Whistleblowers Can Offer Statistical Sampling to Support Fraud Claims
A federal trial court in Florida has ruled that qui tam or whistleblower plaintiffs can use statistical sampling to prove fraud in a False Claims Act lawsuit. The court explained: “[N]o universal ban on expert testimony based on statistical sampling applies in a qui tam action (or elsewhere), and no expert testimony is excludable in […]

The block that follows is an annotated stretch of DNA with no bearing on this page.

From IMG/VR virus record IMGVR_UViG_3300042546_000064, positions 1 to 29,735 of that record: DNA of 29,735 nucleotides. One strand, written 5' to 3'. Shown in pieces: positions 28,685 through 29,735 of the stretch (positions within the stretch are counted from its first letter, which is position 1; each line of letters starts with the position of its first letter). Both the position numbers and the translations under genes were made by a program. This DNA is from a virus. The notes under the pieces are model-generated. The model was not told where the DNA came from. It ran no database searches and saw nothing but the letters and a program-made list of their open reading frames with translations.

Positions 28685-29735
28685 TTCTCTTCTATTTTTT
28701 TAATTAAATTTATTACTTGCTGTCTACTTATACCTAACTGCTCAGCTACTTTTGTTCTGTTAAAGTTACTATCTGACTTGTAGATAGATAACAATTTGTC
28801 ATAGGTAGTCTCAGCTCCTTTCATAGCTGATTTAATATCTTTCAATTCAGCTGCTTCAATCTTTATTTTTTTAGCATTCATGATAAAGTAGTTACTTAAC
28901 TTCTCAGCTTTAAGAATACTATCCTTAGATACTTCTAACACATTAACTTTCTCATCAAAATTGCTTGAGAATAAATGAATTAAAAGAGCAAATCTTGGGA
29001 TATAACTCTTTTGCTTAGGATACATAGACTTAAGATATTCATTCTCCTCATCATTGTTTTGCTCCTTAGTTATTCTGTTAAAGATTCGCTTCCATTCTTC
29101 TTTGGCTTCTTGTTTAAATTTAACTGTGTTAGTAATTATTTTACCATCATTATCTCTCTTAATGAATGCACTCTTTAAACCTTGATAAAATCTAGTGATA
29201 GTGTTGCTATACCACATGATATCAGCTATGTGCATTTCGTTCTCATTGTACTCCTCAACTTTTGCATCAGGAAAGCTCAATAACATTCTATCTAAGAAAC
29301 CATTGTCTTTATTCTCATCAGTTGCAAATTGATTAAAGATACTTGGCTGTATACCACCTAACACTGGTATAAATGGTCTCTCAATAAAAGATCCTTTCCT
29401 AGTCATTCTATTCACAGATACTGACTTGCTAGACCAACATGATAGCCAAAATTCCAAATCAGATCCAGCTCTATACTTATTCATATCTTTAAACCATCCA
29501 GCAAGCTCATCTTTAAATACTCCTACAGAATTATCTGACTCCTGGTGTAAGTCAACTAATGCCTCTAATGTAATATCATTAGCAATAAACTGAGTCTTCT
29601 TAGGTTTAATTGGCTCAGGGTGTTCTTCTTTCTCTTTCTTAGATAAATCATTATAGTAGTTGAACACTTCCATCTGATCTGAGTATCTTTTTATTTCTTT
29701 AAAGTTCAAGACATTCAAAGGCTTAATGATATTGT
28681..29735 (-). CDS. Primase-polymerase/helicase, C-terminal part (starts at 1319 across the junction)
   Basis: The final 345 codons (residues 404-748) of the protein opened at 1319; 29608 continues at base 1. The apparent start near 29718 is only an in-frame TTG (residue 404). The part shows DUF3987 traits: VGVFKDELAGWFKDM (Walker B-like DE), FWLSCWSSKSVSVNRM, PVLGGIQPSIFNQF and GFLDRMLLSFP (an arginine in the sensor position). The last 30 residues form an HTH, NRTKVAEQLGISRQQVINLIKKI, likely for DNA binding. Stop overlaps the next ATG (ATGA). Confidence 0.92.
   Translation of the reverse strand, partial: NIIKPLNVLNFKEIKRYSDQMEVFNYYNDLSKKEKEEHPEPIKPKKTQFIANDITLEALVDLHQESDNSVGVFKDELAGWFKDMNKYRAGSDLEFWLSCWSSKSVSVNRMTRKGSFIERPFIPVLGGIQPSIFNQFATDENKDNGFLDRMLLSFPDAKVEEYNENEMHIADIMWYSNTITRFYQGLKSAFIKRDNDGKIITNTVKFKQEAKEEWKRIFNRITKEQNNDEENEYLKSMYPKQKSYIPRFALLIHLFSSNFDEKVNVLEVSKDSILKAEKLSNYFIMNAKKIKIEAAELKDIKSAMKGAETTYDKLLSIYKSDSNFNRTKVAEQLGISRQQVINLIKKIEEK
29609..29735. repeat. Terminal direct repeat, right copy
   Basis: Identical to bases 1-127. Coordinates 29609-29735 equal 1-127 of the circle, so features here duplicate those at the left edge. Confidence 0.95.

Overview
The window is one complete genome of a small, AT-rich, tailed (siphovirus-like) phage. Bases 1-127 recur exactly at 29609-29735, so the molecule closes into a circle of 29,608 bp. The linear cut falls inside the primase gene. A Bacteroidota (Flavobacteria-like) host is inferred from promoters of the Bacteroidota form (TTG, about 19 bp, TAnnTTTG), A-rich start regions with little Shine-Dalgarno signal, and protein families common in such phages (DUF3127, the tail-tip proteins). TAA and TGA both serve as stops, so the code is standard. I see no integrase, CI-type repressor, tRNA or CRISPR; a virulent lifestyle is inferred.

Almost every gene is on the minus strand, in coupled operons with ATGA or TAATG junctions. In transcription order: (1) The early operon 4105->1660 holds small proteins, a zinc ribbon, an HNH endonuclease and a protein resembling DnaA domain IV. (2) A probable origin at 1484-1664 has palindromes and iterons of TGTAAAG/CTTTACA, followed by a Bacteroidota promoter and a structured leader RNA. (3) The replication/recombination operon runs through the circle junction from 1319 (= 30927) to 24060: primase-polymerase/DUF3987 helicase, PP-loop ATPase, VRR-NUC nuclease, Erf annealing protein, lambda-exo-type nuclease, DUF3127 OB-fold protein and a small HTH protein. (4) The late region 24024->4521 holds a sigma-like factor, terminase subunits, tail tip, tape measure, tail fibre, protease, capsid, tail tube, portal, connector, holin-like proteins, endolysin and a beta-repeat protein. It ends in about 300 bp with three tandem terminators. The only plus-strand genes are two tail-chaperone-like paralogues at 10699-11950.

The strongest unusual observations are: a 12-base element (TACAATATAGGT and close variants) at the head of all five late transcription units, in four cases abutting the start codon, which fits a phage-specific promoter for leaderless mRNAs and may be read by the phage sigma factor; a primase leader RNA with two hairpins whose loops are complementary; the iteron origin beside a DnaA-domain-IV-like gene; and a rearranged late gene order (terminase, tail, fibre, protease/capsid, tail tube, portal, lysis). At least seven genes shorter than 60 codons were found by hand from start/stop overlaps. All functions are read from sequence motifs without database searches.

A federal trial court in Florida has ruled that qui tam or whistleblower plaintiffs can use statistical sampling to prove fraud in a False Claims Act lawsuit. The court explained: “[N]o universal ban on expert testimony based on statistical sampling applies in a qui tam action (or elsewhere), and no expert testimony is excludable in this action for that sole reason.…” The whistleblower in this case had brought claims against entities that operated facilities at which she had worked, claiming they defrauded the U.S. and Florida governments by upcoding or upcharging for services rendered in 53 medical facilities. Arguing that it was too difficult to provide individual analysis of claims from 53 facilities, the plaintiff asked the court to admit expert testimony about statistical sampling she planned to provide. The sampling had not yet been performed but the plaintiff wanted to determine if the court would accept such evidence to prove falsity of claims. History of the case. The defendants had previously succeeded in getting the claims dismissed because the alleged fraud wasn’t stated with sufficient particularity. Federal Rules of Civil Procedure require that fraud allegations be stated with particularity – that is, with specific detail. The plaintiff had claimed in her original complaint that she “witnessed false claims submissions and ‘flagrant upcoding’” of Medicare and Medicaid claims. The court ruled that she had alleged only a “general scheme to defraud the government” and described only one instance of fraud without giving “‘details about the fraudulent substance of the submission or about the time of the submission or about the government’s overpaying the claim.’” It ordered the plaintiff to file an amended complaint with more specific details to describe the alleged fraud—including “‘who, what, when, and where.’” The government chose not to intervene in the whistleblower’s case. The plaintiff refiled the complaint naming more defendants and claiming fraud occurred at 53 facilities—including facilities the plaintiff hadn’t visited. Sampling evidence. In support of her amended complaint, Plaintiff claimed gathering specific evidence of fraud from all 53 facilities and some off-site storage facilities was impossible. Therefore, she proposed using expert testimony based on statistical sampling to prove falsity of claims. The expert alleged that the sampling would estimate the total overpayments: “For example, if 1% of the population is sampled and reviewed, the total overpayment in the population is probably about 100 times the overpayment in the sample.” Court’s reasoning. The court relied on a much discussed case from a Tennessee district court in 2014 that allowed statistical sampling due to the “large universe of allegedly false claims” making it “impracticable for the Court to review each claim individually” without using “an unacceptable portion of the Court’s limited resources.” It also cited a Kentucky case decided earlier this year which allowed statistical sampling. It rejected defendants’ arguments that sampling isn’t allowed in a qui tam action. Defendants also argued that because the plaintiff was bringing the request before the sample was even conducted, the defendant couldn’t challenge the margin of error. The court denied the motion to admit the expert testimony that didn’t yet exist but unequivocally said such testimony, once it did exist, wouldn’t be excluded simply because it was based on statistical sampling. The court left open the possibility of defendants’ successfully challenging the appropriateness of the sampling and the margin for error once the sampling was performed, stating “defects in method, among other evidentiary defects, might result in exclusion.” For information about statistical sampling used in audits, see the January 26, 2015 issue of National Intelligence Report. Takeaway: While this latest decision didn’t rule on the admissibility of specific sampling evidence, the court made an unequivocal statement that such evidence can be used to prove fraud in qui tam false claims lawsuits.